So, now even private heresy against the Church of Saint George the W. is a punishable offense within the corporate media. Lovely.
As you’ve no doubt already heard, John Green, the executive producer of the weekend edition of “Good Morning America” has been suspended without pay for one month and, perhaps worse, forced to make a groveling apology to the White House.
His unpardonable crime? In a private e-mail sent during the first presidential debate in 2004, he wrote to a colleague, “Are you watching this? Bush makes me sick. If he uses the ‘mixed messages’ line one more time, I’m going to puke.”
That’s it. One uncomplimentary comment expressed in private (later leaked) about Bush and he gets hammered.
I guess Ari Fleischer knew what he was talking about when he said Americans need to watch what they say.
(There was a second e-mail critical of Madeleine Albright, but anyone who believes that had anything to do with the action taken against Green probably also still thinks there were weapons of mass destruction in Iraq.)
Well, I have a question: If this is the journalistic standard — that no criticism, even in private, of any national leader or presidential candidate is to be tolerated among “objective” journalists, then where are all of those other journalistic heads on the end of a stake?
Where, for instance, are all of the reporters disciplined because they couldn’t hide their contempt for Al Gore in election 2000? The ones who couldn’t stop talking about how arrogant they thought he was, and how he exaggerated everything? And unlike Green’s e-mail comment about Bush, these journalistic attacks on Gore weren’t limited to private discussions among the journalists themselves (although there were a lot of those): There were also all of those very public attacks, often based upon untruths, or at best half-truths, offered up with relish, such as the endless false allegations that Gore had claimed to have personally invented the Internet.
Bunk from the start, but they kept repeating it anyway.
(An excellent discussion of media lies about Al Gore during the 2000 campaign can be found in Al Franken’s book, Lies and the Lying Liars Who Tell Them, at chapter 7).
So how many of these newspeople, who not only viciously attacked a presidential candidate (and sitting vice president), but, in some cases, deliberately stretched the truth in doing so, were suspended or otherwise punished as a result of this breach of the much vaunted duty of objectivity and political neutrality? I don’t know of any. How about you?
But I guess that’s not surprising. After all, on an even more serious issue, has any major journalist paid a price, any price at all, for carrying Bush’s water on Iraq? For helping to sell the American people on quite possibly the biggest foreign policy blunder in the nation’s history? For being dead wrong on almost every issue that mattered in the months leading up to the war?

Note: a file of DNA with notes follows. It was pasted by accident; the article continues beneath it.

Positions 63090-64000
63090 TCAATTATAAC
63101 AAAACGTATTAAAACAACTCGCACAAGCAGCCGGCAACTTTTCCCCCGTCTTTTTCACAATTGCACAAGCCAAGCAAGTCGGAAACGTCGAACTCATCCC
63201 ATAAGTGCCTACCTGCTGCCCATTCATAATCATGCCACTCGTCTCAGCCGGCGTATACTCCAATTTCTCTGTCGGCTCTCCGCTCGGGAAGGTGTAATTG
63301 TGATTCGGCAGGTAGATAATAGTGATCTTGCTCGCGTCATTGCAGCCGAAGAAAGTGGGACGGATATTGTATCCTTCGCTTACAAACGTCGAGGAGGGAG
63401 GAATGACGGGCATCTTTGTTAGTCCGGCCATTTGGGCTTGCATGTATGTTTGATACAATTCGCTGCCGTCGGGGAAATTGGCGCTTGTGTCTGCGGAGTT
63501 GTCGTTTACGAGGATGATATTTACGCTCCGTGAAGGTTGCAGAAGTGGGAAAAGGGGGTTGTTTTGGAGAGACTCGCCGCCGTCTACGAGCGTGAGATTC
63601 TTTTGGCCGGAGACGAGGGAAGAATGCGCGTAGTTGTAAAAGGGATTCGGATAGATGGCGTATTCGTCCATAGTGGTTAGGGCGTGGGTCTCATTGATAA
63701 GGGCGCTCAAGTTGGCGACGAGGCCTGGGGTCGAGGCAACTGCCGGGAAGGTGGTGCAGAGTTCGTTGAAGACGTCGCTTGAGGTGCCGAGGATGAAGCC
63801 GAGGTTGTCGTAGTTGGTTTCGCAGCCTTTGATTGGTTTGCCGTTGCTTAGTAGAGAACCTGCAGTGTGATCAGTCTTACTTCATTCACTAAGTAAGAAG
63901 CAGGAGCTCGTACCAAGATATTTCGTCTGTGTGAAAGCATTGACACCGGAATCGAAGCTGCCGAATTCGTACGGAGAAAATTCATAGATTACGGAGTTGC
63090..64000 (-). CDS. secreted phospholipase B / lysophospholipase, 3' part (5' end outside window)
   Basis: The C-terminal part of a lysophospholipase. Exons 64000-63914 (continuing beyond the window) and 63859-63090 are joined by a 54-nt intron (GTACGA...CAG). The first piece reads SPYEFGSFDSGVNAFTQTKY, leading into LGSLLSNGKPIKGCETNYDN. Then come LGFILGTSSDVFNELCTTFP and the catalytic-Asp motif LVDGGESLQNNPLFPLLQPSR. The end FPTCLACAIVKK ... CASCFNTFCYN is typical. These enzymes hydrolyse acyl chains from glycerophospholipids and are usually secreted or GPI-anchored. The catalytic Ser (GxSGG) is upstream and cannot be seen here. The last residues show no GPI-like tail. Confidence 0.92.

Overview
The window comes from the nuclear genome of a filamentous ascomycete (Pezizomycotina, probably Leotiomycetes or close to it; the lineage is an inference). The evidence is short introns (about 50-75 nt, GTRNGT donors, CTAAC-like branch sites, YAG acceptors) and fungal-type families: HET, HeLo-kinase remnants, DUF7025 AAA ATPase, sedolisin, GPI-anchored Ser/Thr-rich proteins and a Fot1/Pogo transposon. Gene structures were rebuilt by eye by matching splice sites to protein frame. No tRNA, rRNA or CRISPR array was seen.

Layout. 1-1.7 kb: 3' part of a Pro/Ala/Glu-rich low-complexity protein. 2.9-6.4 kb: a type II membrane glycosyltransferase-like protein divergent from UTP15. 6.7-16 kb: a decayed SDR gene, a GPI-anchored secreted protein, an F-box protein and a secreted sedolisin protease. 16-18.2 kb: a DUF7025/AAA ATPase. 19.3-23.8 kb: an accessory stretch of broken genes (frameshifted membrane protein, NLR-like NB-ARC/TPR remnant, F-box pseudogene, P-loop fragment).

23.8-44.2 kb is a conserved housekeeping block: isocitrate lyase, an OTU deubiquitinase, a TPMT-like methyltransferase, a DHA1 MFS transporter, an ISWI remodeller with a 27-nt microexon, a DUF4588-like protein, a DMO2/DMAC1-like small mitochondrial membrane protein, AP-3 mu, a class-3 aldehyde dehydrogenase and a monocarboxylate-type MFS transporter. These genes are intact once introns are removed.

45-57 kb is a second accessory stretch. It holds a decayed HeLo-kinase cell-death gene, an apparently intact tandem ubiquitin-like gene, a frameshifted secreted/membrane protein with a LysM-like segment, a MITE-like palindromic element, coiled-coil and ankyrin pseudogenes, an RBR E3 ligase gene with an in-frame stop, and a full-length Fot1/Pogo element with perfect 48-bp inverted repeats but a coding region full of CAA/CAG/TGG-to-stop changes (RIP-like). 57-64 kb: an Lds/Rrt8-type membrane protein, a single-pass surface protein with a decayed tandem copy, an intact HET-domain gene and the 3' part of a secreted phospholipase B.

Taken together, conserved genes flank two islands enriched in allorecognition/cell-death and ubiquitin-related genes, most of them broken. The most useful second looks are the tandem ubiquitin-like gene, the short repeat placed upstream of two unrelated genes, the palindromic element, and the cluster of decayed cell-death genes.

Again, let me know if you can think of any, because I sure can’t. (And no, Judith Miller doesn’t count; she wasn’t encouraged to resign, at least principally, because of her WMD reporting.)
But, hey, at least they suspended John Green for that private e-mail criticizing Bush.
And, of course, we can also take solace in the knowledge that four CBS employees were fired, and Dan Rather was pushed into early retirement, as a result of an alleged mistake made regarding certain documents in presenting an essentially accurate picture of Bush’s failure to fulfill his service obligations with the Air National Guard.
So let’s not hear any whining about there being no accountability within the media. There’s accountability, all right. It’s just somewhat selectively enforced.
If you help start a disastrously ill-conceived war leading to thousands of deaths through sloppy and dishonest reporting, you just keep on truckin’ on. But if criticize Bush, prepare to take your swatting.
What explains this inconsistent treatment? One possibility, of course, is that it reflects the pro-Republican bias of the management of the multinational corporations that own the media outlets; one always tends to judge the mistakes of ones friends less harshly than those of someone whose work is helping the other side. Or perhaps this tendency to come down especially hard when it’s a conservative ox that’s being gored, merely reflects the media’s tiresome routine of bending over backwards to try to disprove the right wing’s fallacious claims of liberal bias. Or maybe it’s a little of both.
I don’t know. But I do know this: If there is any justice in this universe, the next time some boob uses the phrase “liberal media” in describing today’s major news media he’ll be struck dead by lighting. Then, when he gets to the Pearly Gates, Saint Peter will tell him, “I’m sorry, but I’m afraid I can’t let you in, you’re going to hell.”
“But why?” the man will plead.
“We heard what you said about there being a liberal media,” Saint Peter will reply sternly. “And there’s simply no room in heaven for anyone that stupid.”
All hear the word of the Lord.